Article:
Some days I just don’t know what to write about.
So I just start writing.
I call it The First Pancake Rule. Whenever you make pancakes, usually the first one is terrible. I have to do the same thing with writing. Some days the first paragraph is just gibberish, like literally just random words thrown down to get my fingers moving, my brain flowing and hopefully an idea forms and that becomes an essay.
Life is like that. We just have to get started, and then find our path. Oftentimes it’s the dead ends and wrong turns that we learn from and will show us what the right path is.
All great successful men and women have had to experience this. Edison is famous for his thousands of attempts at finding the right filament for the light bulb. Henry Ford has been quoted as saying, “If you want to double your success rate, double your failure rate.” Babe Ruth and his famous 8,399 at bats and 1,330 strikeouts.
I was reminded of that this weekend when I went to see “Particle Fever” at the Laemmle on Second Street. It’s a movie about the Large Hadron Collider that was built in Europe. Basically it’s a machine that smashes atoms together to find cosmic answers. They do millions of collisions to find the one thing they are looking for.
It’s precisely what I need to do in the romantic area of my life, although on a lesser scale, I hope. I need to attempt more dating. I need to attempt more relationships and it is incredibly hard for me.
Which is really quite odd when you consider that I am very comfortable getting up in front of a room full of people and speaking for an hour. Heck, I don’t even need the people. I just videotaped my fifth Continuing Legal Education course for Thomson Reuters Corp. I train lawyers across the country on various aspects of divorce and family law and I do it to a camera, a computer screen and there’s no one else in the room.
But for me to ask a handsome man if he wants to go out, that scares me. I’m not unusual in this regard. Most men have the fear of asking someone out. It’s a fear of rejection and for someone who wants to be liked, that can seem terrifying, and paralyzing. It’s partly rooted in a sense of sexual shame that is pervasive in our country.
We’re odd like that. We use sex to sell everything from hamburgers (remember Paris Hilton’s Carl’s Jr. ad?) to bodywash (I give you Old Spice ads to look at) but we simultaneously mock those who are sexually accomplished (think of the many names we have for them) and those who make attempts that fall short of the mark. The bumbling, fumbling man who isn’t smooth is the source of how many comedic moments?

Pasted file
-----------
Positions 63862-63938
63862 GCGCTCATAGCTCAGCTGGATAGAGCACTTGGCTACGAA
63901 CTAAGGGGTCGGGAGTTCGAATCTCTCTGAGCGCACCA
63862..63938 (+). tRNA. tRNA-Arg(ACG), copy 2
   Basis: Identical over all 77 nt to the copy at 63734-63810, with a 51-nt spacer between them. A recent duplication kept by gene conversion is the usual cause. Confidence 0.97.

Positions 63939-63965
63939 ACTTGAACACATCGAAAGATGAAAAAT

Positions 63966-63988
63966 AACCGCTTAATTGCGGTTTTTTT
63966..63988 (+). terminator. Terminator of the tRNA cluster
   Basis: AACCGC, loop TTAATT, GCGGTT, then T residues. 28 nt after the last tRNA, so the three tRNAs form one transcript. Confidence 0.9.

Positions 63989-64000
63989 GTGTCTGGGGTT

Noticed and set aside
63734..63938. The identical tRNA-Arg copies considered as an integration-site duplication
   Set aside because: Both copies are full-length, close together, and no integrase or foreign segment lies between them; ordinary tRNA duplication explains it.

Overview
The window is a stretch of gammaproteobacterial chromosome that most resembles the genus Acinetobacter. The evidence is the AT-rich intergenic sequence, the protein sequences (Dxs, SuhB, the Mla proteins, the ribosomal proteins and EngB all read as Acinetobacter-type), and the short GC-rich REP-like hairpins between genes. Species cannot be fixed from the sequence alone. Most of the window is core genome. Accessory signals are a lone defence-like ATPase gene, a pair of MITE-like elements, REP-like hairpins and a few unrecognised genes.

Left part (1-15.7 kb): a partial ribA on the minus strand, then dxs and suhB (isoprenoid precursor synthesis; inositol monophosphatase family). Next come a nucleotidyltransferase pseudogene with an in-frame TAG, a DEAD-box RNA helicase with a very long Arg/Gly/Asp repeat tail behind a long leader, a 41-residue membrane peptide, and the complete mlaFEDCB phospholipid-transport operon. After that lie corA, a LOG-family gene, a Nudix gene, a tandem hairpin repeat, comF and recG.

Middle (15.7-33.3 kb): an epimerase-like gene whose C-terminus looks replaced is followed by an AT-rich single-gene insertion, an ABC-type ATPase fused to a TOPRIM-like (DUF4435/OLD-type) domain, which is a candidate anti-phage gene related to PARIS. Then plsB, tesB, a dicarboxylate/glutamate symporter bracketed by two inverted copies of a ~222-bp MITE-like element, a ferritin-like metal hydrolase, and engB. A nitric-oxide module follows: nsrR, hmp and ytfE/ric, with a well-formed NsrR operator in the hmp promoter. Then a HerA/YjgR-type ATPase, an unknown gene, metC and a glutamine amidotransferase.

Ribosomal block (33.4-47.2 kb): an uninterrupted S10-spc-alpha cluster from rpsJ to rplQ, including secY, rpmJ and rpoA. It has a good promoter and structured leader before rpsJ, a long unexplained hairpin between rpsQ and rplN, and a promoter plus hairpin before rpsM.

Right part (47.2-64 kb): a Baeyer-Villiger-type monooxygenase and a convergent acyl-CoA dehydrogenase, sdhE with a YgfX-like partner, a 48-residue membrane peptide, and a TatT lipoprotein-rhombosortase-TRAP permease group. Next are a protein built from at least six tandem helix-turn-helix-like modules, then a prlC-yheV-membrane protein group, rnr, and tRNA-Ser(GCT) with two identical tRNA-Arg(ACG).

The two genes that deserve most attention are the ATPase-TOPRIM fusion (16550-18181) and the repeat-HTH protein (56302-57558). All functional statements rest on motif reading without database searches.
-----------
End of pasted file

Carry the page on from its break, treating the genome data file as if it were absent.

We make it difficult to acknowledge that we have sexual feelings for people, even if we have no intention of acting on them. We don’t discuss sexuality openly and comfortably in our society. It is considered taboo by some. Dirty, nasty, unseemly by others, and yet it is to be saved for marriage for that “one true love we cherish.”
As a gay man I’m often confused about what to do when asking a man out. First off, I have to do some reconnaissance to figure out where he is on the spectrum of gay to straight, because I’m afraid that if I make a pass at a straight man he’ll be offended. That’s just my own fear from childhood and I’m told it is no longer realistic in Santa Monica.
Then if he’s gay and I like him, I’m afraid that he’ll say no. No is not a rejection of me, but it can feel that way. He may have an untold number of reasons for saying no and I probably wont know what the real reason is unless he shares it with me. However, in any case a no still is uncomfortable because I’ve put myself out there, exposed my feelings and thoughts (ironic since I’m putting all of this in a newspaper). Being shot down still stings.
But the point of this column is that you have to take a shot. You have to try to find the solution, to get the answer you are looking for, and as one of the great men I listen to on a regular basis reminds me, failure is an event, not a sentence.
David Pisarra is a Los Angeles divorce and child custody lawyer specializing in father’s and men’s rights with the Santa Monica firm of Pisarra & Grist. He welcomes your questions and comments. He can be reached at firstname.lastname@example.org or (310) 664-9969. You can follow him on Twitter @davidpisarra